Stay on your toes
The Trump administration's promise to create friendlier business taxes has the stock market flying high, but as of now, nothing has been set in stone. Recently, a U.S. Republican lawmaker told the U.S. Chamber of Commerce that the corporate tax reduction into the 15 to 20 percent range being sought by President Donald Trump will be difficult to pass, according to Reuters.
The lawmaker specifically honed in on the need to pass what's known as border adjustability. Essentially, for the corporate tax cuts to be passed, the export tariff would have to be erased, while the import tax could see a rise to 20 percent, the source reported. This would have dramatic implications on a number of industries, including automakers and retailers.
A number of other legal bouts are currently being waged, according to CPA Practice Advisor. These include corporate rate reductions and a new tax system where the only income taxed is that which is earned inside the U.S.
"U.S. tax reform is more than just rate reduction, and any plan will likely have winners and losers. Company leaders need to model the impact of various proposals, aggressively engage with legislators and make their voices heard as the process moves ahead," KPMG's Jeffrey LeSage told the source.
As nothing is certain just yet, CPAPA recommended all chief tax officers stay tuned in to what's happening on Capitol Hill so they can be prepared for any change that could come at a moment's notice.
Ditch the pen and paper
LeSage also urged businesses to bring their tax departments into the digital era with a number of different tools, like platforms to analyze data, automation and even cognitive intelligence.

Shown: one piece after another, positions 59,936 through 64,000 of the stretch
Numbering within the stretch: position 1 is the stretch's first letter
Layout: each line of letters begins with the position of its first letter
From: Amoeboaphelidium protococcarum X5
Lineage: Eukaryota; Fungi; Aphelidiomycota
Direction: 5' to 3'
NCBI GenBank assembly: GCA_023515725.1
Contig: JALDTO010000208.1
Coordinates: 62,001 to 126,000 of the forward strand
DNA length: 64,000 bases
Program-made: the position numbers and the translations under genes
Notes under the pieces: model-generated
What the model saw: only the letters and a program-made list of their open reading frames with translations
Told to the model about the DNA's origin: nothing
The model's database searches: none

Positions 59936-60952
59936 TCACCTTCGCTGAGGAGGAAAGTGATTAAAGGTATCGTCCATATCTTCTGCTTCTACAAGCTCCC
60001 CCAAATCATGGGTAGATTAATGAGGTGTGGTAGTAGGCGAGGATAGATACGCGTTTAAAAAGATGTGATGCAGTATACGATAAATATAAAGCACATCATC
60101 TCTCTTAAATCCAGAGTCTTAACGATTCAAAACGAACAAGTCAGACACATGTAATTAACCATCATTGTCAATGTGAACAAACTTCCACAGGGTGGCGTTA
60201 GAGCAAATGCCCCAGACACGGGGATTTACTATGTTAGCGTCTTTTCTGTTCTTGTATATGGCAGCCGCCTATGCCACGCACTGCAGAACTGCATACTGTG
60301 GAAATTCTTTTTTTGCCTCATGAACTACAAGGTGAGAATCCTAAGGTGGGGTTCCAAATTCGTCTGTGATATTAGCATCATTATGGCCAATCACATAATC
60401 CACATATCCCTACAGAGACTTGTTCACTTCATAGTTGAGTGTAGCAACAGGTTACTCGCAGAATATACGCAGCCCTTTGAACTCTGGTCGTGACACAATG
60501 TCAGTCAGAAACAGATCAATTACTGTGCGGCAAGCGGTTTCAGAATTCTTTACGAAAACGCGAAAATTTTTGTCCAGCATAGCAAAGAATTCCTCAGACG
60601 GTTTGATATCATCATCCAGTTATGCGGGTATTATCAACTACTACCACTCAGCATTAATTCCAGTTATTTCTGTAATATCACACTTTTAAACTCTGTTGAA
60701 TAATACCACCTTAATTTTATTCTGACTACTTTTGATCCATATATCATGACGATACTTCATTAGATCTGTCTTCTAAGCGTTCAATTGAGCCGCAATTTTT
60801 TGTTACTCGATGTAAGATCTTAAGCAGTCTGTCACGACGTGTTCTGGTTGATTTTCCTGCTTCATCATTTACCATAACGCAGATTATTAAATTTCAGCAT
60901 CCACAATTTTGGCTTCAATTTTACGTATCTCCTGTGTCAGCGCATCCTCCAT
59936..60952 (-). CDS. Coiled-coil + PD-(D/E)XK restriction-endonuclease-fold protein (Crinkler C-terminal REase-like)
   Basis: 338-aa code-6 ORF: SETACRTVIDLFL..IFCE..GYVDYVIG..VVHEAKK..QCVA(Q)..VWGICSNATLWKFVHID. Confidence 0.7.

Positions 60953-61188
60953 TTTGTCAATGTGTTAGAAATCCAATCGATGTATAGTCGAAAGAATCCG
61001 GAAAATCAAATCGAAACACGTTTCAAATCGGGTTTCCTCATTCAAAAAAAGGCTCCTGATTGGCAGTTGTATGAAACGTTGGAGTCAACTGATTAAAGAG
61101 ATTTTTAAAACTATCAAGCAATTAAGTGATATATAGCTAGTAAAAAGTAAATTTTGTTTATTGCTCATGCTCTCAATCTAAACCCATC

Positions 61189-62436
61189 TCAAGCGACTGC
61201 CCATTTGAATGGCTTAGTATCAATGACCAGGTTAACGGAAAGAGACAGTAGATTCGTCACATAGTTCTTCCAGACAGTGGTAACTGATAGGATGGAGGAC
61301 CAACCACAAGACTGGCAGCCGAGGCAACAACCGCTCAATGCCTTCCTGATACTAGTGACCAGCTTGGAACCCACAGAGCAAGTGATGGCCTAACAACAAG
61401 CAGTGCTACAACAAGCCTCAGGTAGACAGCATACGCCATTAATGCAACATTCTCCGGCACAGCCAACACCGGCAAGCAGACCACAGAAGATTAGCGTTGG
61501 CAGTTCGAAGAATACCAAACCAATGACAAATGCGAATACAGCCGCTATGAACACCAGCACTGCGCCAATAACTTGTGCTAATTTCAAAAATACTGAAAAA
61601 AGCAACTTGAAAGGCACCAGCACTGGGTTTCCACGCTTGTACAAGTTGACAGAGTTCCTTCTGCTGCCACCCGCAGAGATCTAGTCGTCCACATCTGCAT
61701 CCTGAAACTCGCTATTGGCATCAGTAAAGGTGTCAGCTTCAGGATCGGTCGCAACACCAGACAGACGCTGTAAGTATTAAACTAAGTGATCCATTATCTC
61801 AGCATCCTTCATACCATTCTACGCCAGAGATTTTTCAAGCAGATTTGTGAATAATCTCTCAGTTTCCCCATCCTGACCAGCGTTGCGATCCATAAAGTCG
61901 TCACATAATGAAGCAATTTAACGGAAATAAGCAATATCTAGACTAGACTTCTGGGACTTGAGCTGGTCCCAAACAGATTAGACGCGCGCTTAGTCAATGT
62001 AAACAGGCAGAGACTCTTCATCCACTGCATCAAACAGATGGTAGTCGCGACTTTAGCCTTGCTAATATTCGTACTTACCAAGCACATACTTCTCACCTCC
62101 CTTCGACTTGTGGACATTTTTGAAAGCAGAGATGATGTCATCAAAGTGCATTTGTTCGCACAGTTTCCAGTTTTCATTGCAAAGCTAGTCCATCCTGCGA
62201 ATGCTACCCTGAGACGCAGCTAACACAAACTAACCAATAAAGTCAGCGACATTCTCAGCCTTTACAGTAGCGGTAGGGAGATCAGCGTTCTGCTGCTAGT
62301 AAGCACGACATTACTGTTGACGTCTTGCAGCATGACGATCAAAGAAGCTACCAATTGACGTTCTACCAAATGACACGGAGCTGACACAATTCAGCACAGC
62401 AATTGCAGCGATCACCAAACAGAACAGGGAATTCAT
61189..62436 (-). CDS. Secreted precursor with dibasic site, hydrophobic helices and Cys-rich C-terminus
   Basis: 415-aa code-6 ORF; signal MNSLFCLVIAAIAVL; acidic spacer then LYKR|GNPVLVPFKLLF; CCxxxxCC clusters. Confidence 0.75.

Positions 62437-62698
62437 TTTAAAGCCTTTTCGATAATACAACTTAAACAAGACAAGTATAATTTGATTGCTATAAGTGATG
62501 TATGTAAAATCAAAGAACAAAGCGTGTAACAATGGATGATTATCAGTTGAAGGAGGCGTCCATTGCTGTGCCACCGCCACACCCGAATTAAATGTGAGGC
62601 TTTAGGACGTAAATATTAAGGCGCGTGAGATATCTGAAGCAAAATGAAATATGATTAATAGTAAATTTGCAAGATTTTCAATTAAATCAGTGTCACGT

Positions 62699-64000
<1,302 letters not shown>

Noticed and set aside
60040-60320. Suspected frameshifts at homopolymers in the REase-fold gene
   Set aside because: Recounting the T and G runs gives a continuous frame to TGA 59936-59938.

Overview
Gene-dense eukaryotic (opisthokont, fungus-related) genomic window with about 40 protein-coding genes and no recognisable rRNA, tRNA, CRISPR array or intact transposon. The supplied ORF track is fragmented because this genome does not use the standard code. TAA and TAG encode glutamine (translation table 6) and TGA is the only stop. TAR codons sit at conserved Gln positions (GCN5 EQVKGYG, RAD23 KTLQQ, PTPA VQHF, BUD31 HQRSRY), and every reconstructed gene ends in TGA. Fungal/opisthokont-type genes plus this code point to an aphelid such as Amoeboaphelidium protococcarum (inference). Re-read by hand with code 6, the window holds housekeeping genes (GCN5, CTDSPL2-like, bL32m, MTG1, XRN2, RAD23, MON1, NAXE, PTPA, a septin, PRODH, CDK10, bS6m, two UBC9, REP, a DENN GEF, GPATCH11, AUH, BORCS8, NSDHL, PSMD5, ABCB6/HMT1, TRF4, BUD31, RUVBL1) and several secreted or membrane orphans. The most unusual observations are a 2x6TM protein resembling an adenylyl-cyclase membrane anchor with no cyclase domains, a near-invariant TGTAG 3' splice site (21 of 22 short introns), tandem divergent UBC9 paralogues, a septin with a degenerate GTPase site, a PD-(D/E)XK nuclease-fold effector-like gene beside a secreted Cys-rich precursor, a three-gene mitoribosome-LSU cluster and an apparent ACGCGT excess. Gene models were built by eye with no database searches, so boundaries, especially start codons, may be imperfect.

Not only will the aforementioned changes give your employees the gadgets they need to boost productivity and effectiveness, but they also allow them to be agile within their sector. The new regulations and legal updates approaching will mean compliance changes are ahead. Tax officers should be able to quickly ascertain any potential risk and ensure the business' taxes are completed without potential liability.
Further to this point, partnering with an agency with years ofcould turn into a fruitful relationship as companies are likely to have their fair share of questions and concerns moving forward. Spending the money on a tax consultant could potentially save an organization from innumerable fines down the line.
Seek new talent
In line with the aforementioned point, CPAPA reported businesses will need to broaden the type of qualifications they look for in new hires, specifically pertaining to their tax departments. The word of 2017 is "nimble," according to LeSage, and the skill set employees have in this sector will largely dictate the success of the company.
"Sometimes it's tough to attract, develop and retain these professionals in tax departments," LeSage told CPAPA. "Savvy leaders know that investing in rotations, cognitive training and leadership experience will help their people develop the skill sets and knowledge they need for them and their companies to succeed."
Companies without the financial resources to hire new employees or revamp training to accommodate the changing business tax law landscape should consider turning to anthat can help identify which areas the organization is lacking in, and perhaps provide assistance in a number of different ways. The new year is primed for upheaval in the industry, and employers that are active, diligent and agile will ultimately avoid any unnecessary headaches.
Do you have any questions? Would you like to discuss the matter further? If so, please contact me, Jeffrey Pittard, at 201-806-3364.